Life sucks for an aspiring property owner right now.
You probably already know that the average price of a house in Australia ($656,800) is several (eight) times that of the average full-time yearly income ($78,832). You’ve probably already heard that in the past five years alone, wages have grown significantly slower (13 per cent) than house prices (41 per cent), especially if that house is in Sydney (70 per cent).
It’s enough to make you want to drown your sorrows in the most expensive smashed avo and latte combo available!
But honestly – enough, already. If you’re as bored as I am of this never-ending stream of bad news, it might be nice to know that there are many other options. Property is but one asset class, and there are many other things you can do with your money in 2017 instead.
Below are five better places to put your money as a young Australian in 2017.
1) Financial markets
Once upon a time, financial markets were for high-net-worth individuals with an advanced understanding of financial markets, or access to specialist advice. But with the rise of fintech and robo-advice, entry barriers are disappearing rapidly.
Apps such as Acorns or Stockspot allow users to invest small amounts of cash at very low cost – just a few dollars a month in some cases. This cash is then invested into diversified portfolios of exchange-traded funds (ETFs) on your behalf, using pre-determined mathematical rules and algorithms.
This means no expensive financial experts, or meticulously following the markets yourself. Estimated returns may reach as high as 10 per cent, according to some commentators, though of course there are no guarantees.
2) Marketplace investing
Another investment opportunity emerging with the rise of fintech is peer-to-peer (P2P) or marketplace lending. In P2P, investors are connected directly to borrowers via an online platform. This is said to give borrowers a better rate and investors a greater return, by cutting out the banking middle man.
Becoming a P2P investor is extremely simple. You input a few details into an online form, such as your preferred credit grade, loan term, and maximum amount you wish to invest in any one loan. The algorithm then does the rest on your behalf, and some lenders claim returns as high as 12 per cent per annum.
Each marketplace differs according to its degree of diversification, fractionalisation, and risk within its model, however, so it pays to do your homework.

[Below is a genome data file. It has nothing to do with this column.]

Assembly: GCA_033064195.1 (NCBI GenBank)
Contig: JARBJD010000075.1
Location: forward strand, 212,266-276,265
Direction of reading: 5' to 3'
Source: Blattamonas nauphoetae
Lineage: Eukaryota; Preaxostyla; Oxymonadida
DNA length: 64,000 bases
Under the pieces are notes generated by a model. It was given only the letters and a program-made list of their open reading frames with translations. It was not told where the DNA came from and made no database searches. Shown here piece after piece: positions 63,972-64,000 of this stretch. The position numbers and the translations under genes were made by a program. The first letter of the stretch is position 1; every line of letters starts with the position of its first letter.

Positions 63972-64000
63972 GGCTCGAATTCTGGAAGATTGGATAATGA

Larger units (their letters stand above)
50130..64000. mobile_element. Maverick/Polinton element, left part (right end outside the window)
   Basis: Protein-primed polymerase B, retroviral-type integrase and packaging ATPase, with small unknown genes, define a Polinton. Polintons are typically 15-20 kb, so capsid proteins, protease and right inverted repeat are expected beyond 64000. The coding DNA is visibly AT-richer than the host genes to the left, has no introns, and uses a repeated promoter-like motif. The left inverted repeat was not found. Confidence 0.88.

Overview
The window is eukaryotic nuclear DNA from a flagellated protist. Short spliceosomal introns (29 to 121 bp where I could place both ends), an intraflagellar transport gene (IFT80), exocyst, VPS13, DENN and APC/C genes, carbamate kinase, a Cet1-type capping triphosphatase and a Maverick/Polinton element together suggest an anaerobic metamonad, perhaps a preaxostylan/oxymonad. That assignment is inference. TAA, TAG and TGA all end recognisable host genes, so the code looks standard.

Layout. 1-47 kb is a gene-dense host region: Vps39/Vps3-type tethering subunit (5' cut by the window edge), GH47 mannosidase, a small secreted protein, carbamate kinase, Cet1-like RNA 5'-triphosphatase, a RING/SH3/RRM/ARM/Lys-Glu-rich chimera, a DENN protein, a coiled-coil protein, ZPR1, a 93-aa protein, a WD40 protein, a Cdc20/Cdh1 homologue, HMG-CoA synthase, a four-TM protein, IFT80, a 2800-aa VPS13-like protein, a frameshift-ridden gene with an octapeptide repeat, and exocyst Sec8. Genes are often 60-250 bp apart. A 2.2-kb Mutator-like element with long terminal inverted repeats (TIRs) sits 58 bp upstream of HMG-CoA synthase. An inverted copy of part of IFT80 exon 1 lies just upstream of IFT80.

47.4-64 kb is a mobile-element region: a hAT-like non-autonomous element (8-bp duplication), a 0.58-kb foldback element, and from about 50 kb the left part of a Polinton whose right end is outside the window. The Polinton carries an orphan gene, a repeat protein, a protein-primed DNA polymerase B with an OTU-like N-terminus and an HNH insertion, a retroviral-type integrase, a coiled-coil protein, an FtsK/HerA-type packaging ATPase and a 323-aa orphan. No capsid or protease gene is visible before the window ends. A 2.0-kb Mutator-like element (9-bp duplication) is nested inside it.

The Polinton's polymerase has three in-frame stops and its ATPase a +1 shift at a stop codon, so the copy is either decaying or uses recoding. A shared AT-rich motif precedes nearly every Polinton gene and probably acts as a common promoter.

Without money tied up in mortgages, many of the younger generation are trying their luck as entrepreneurs.
But why start a business, when you can invest in one, and earn money from the hard work of someone else?
Angel investors contribute funds towards promising early-stage start-ups, in return for equity in the company. You can invest as little as a few thousand dollars, especially if you team up as a syndicate of investors, and research shows that average returns are 2.5 times the capital invested on company exits (sales or IPOs).
First-time or time-poor angel investors might consider joining an angel investment organisation such as Sydney Angels. This way, for a yearly membership fee, you can watch the process several times before trying it out, and gain access to an established deal flow pipeline, the expertise of other members, and a sidecar fund that co-invests alongside you.
Superannuation may be the last thing on your mind if you are under 55 years. We get it.
But chances are, if you’re young and don’t own property, it may actually be the largest asset you hold. And according to Albert Einstein, the backbone of super – compound interest – is “the most powerful force in the universe”. But never is it more powerful than in your earlier years.
With a 5 per cent interest rate, $10 invested at age 20 will turn into $90 by the time you retire at 65 years. Compare this to investing it at age 35, which will turn it into just $43, or at age 55 which will turn it into a dismal $16.
Because more and more super funds are releasing apps that allow you to track your investment, growing your super doesn’t have to be hands-off or boring any more.
5) Property – but just not yet
What goes up, must inevitably come down. And past cyclical patterns in house prices show that the Australian property market is no different – though “coming down” may just mean stagnating for a while.
There are plenty of property pundits pointing to signs that the market will slow and become more affordable over the next decade. According to the experts, supply is increasing in major cities, interest rates are expected to rise shortly, and rents are getting cheaper.
It sure may not feel this way now – but it’s simply a matter of timing.
So use your money now in a way that works for you, and revisit that one-bedder in Bondi at a future point that simply makes more sense.
Clayton Howes is the CEO of MoneyMe, a consumer lending fintech to Millennial Australians.